A judge has issued a restraining order in Missouri that says that Missouri is “restrained from making any payments in the form of membership fees to the Smarter Balance Assessment Consortium… including but not limited to disbursements pursuant to “Invoice #1″ issued to the State.” The restraining order is, at least temporarily, halting [some aspects of] Common Core SBAC tests in the state.
According to the Missouri Education Watchdog, “the Solicitor General, in arguing for the state defendant, argued that if the fees were not paid, there would be no assessments available in Missouri schools this year at all. This contradicts what an SBAC spokesperson said on the phone to legal counsel for the plaintiff when she said that the membership fees are separate and distinct from the charge for using the assessments. It also seems to contradict provisions of federal regulations that require the assessments developed by the consortia to be generally available to non-member states… if other states were to withdraw their membership based on the same grounds, this would require a significant reorganization of the test supplier into a commercial venture as opposed to a testing consortia… it would weaken the federal government’s requirement that states use the consortia tests in order to comply with federal regulation or waivers, because then the federal government would be granting a monopoly to a particular private company.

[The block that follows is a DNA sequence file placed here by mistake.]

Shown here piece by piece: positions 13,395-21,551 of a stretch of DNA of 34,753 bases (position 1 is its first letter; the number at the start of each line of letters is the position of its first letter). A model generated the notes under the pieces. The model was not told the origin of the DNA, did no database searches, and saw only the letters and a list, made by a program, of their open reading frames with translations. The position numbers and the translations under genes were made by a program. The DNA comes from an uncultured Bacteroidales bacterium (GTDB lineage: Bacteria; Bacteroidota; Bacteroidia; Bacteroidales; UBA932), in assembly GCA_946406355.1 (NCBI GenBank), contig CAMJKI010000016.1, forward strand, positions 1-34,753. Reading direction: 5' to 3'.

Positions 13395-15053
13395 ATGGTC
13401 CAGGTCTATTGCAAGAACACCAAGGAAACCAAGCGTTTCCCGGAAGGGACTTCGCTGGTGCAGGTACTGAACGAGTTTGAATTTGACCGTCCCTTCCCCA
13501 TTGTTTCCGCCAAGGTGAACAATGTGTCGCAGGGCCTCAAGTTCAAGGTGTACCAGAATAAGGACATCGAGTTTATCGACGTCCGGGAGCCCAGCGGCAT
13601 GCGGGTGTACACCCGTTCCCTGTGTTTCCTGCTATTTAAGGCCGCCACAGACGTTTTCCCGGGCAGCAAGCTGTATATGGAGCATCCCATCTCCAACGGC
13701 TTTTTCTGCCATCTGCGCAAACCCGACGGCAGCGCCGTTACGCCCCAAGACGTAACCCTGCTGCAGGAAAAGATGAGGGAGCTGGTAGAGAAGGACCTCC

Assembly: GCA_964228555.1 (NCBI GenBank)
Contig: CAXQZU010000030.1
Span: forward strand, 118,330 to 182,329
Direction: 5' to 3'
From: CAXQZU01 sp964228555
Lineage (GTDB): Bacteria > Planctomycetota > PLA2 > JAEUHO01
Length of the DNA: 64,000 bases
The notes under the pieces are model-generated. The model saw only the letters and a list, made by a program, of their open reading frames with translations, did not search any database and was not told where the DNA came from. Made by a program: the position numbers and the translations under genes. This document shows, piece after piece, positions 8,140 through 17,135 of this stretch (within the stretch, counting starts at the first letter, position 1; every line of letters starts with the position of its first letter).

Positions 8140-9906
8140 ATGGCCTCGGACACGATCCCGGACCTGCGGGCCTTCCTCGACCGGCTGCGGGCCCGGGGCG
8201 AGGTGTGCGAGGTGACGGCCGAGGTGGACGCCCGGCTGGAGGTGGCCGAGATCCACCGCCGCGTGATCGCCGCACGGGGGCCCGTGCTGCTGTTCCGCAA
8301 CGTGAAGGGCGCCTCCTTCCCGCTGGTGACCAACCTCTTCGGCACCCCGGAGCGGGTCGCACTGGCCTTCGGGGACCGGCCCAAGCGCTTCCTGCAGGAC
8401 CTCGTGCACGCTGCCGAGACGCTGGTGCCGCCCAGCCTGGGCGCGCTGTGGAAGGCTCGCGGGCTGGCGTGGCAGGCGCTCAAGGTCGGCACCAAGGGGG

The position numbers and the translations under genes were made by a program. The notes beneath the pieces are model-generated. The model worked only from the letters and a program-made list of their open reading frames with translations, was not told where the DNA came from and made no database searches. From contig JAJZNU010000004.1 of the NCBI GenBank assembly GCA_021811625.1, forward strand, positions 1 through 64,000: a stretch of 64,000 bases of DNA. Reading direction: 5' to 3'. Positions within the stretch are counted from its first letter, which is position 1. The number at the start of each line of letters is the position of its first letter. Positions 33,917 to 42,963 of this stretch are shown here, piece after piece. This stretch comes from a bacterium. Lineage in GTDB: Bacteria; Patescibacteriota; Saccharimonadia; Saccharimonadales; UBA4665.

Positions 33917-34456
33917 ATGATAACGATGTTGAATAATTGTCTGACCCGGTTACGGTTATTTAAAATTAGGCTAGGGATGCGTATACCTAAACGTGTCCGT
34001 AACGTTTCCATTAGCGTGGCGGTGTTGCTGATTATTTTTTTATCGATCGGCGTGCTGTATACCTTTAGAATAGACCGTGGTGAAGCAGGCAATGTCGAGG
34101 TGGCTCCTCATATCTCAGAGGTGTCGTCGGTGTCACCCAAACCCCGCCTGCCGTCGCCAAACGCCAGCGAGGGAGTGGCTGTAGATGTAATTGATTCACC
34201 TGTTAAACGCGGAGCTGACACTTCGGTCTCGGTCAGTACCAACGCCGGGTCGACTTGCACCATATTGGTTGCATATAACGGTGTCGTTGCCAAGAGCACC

This ruling is a sign that the court sees some merit in the case, that SBAC may be an illegal interstate compact and thus the state’s membership in it should be null and void.”
Update: Missouri Education Watchdog has asked to make the following clarification/correction. Here it is:
“The TRO does not stop the state from implementing the SBAC test. It simply stops the state from paying any money to SBAC in the form of membership payments. The state will continue with its plans to administer the SBAC test in spring 2015, but the recently passed HB1490 prohibits the student scores from that test from being used in teacher evaluations or district accreditation determinations. They call it a “Pilot” test. The money we pay them would have to be classified as a purchase of SBAC…